The prospect that an ever-bigger plunge in iron-ore prices will wreck Australia’s budget is adding to pressure for the central bank to cut interest rates further.
The country’s biggest export has plummeted 58 percent to $49 a ton over the past year, taking an ax to federal revenue. Treasurer Joe Hockey said in an interview with the Australian Financial Review that $35 is a level he’s contemplating for the budget he hands down next month. Citigroup Inc. sees prices averaging in the $30s in the second half of 2015. Such levels could mean a blowout in deficits Hockey had hoped to rein in.
While the treasurer was quoted as saying he doesn’t want the budget to “arm wrestle” with monetary policy, his ability to help the economy with fiscal stimulus would be curtailed. More of the heavy lifting would fall to the Reserve Bank of Australia, which has already cut its cash rate to an unprecedented 2.25 percent and said more easing may be appropriate even as house prices soar.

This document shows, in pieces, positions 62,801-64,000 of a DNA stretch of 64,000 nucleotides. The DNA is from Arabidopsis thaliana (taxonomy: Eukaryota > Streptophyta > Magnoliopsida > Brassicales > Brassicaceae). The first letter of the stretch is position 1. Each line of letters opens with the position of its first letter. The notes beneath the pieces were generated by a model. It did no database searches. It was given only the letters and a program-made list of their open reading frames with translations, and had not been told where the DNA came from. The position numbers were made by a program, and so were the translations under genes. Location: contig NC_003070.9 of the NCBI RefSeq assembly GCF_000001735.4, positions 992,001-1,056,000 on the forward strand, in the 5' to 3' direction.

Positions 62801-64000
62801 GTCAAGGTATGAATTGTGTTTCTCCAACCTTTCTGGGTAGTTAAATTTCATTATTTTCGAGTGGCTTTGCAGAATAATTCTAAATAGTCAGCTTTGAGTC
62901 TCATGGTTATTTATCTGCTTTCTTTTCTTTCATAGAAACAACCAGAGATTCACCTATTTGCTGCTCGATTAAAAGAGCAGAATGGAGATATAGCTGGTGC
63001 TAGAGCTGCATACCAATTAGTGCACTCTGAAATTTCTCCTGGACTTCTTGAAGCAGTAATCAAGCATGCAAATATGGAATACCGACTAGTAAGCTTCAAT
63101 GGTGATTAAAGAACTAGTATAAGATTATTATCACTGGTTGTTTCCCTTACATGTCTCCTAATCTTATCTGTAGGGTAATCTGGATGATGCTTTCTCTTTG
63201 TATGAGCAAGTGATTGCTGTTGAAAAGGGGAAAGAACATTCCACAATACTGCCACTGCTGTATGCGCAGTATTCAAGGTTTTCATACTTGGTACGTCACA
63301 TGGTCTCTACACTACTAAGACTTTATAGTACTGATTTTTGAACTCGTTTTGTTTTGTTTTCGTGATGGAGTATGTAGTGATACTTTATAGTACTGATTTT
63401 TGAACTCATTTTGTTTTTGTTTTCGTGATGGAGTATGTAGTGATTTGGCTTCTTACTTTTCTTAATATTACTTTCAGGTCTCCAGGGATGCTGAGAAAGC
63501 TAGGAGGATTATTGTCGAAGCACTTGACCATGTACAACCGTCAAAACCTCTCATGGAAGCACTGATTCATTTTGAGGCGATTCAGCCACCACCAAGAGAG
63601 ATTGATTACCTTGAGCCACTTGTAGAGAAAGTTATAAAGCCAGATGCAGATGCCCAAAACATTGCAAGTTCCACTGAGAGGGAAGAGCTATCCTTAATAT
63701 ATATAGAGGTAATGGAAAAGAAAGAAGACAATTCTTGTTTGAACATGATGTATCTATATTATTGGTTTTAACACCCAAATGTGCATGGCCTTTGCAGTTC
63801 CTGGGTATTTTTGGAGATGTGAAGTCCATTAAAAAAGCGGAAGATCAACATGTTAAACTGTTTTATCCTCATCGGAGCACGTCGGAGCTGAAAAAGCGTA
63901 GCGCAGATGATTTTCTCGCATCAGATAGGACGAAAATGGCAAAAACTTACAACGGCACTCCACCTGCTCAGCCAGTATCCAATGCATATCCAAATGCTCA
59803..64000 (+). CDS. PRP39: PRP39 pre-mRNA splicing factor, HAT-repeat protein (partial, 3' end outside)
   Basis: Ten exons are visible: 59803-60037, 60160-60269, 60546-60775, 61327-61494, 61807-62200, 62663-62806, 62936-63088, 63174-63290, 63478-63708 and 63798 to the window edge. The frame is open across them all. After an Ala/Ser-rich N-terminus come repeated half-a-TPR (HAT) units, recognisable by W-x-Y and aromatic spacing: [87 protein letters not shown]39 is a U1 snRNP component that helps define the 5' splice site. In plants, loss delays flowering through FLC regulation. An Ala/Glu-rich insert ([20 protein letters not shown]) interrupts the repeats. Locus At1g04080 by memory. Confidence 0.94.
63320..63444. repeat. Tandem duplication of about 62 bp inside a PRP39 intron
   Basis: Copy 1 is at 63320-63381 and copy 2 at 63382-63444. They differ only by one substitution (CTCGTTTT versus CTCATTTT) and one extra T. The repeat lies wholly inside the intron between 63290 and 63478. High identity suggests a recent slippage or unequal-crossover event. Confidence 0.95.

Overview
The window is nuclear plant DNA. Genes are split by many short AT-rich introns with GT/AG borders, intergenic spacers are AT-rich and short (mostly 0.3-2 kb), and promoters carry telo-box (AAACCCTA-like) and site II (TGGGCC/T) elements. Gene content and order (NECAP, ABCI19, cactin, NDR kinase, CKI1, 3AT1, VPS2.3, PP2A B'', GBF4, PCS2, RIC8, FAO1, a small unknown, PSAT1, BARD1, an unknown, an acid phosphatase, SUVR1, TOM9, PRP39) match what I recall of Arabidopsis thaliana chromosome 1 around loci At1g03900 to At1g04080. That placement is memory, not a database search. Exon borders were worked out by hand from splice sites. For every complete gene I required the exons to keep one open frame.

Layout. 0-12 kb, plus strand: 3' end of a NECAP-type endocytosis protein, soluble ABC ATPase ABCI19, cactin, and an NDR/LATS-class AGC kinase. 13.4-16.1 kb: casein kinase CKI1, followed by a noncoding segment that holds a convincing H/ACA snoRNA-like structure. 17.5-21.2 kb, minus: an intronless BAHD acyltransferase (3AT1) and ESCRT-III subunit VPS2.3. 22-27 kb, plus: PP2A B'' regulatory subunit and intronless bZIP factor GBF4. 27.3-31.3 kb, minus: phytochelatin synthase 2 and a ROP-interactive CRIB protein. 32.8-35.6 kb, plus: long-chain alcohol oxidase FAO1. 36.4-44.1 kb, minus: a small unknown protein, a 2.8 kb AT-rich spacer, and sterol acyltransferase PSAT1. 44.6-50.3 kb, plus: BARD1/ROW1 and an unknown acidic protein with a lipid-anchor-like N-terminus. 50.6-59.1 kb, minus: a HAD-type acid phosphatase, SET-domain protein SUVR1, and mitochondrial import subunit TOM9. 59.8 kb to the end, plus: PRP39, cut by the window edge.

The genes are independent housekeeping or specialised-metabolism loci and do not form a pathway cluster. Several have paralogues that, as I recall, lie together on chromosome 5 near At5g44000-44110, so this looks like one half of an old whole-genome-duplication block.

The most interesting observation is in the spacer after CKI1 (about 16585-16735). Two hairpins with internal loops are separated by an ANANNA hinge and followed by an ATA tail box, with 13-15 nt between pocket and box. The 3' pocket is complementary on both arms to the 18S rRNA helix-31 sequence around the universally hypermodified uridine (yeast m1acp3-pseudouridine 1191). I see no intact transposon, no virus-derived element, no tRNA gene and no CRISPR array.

“The whole country seems to be suffering” as iron ore slumps, said Annette Beacher, a Singapore-based economist at TD Securities. “The closer we get to the budget and the more we realize the budget is in trouble, pricing a 1.5 percent cash rate is certainly not out of the question.”
While Beacher thinks the RBA is reluctant to go below 2 percent unless all other avenues have been exhausted, the swaps market is already pricing in at least half a percentage point more in easing by October, and a 75 percent chance the reduction to 2 percent will come next month, according to data compiled by Bloomberg.
The following charts illustrate how the country’s fiscal and monetary policies have historically worked in tandem, the impact of plunging iron-ore prices on national income and the fallout from a slowdown in China, the country’s biggest trading partner.
CHART 1. Australia’s budget deficit as a percentage of gross domestic product has tended to move in the same direction as the RBA cash target. Bigger deficits on the cards may also signal further easing from the central bank.
CHART 2. The extra iron ore Australia is now exporting to China has helped drive the decline in prices. The additional tons shipped aren’t generating enough money to make up for the price reduction, and that income deterioration may worsen.
CHART 3. Chinese growth, which is forecast to slow to a year-on-year pace of 7 percent in figures due this week, is creating headwinds for commodity prices. For Australia, a depreciation of the currency might provide some relief, although the RBA has said the local dollar remains too high to help the economy.